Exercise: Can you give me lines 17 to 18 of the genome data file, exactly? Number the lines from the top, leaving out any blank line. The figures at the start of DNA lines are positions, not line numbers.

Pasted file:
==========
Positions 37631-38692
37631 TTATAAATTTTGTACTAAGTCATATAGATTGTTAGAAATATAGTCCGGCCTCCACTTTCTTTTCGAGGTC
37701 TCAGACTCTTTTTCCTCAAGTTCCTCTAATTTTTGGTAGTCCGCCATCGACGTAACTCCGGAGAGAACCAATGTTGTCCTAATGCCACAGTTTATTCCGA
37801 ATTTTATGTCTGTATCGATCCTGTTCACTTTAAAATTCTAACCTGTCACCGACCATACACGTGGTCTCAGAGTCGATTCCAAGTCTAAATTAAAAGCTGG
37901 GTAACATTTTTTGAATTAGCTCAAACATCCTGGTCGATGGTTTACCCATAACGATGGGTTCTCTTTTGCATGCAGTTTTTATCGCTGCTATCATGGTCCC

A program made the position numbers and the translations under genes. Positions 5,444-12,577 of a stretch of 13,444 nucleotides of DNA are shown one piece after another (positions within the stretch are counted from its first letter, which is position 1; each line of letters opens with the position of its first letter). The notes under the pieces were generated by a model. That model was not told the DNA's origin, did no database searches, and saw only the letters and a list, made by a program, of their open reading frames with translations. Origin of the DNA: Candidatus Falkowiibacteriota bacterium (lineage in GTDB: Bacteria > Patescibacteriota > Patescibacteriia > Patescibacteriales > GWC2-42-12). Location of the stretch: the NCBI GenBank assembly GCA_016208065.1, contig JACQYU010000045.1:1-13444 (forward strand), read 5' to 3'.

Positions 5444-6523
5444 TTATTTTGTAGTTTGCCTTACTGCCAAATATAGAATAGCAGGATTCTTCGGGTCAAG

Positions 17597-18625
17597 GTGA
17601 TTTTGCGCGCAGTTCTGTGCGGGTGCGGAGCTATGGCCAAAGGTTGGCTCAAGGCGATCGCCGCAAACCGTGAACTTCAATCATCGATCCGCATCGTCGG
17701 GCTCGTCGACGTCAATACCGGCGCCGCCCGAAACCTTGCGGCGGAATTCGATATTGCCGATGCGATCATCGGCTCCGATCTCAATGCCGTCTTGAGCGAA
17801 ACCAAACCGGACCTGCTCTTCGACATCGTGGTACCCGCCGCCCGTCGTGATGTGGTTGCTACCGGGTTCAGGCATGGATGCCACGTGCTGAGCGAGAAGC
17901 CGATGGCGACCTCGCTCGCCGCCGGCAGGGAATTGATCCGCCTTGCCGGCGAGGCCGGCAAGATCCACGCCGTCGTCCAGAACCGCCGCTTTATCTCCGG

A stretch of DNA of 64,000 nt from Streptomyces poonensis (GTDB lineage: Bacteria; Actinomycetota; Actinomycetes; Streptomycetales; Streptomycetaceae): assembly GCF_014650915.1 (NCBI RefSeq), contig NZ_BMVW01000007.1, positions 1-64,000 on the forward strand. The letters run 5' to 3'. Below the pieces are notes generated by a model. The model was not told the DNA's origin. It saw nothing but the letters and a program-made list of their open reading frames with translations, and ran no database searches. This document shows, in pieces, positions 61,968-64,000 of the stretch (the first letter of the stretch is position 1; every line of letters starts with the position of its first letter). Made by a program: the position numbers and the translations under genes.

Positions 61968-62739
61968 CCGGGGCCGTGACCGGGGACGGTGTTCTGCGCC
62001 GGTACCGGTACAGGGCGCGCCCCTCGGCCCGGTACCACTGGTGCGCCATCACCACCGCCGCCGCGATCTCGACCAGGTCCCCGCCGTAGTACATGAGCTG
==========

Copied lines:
61968 CCGGGGCCGTGACCGGGGACGGTGTTCTGCGCC
62001 GGTACCGGTACAGGGCGCGCCCCTCGGCCCGGTACCACTGGTGCGCCATCACCACCGCCGCCGCGATCTCGACCAGGTCCCCGCCGTAGTACATGAGCTG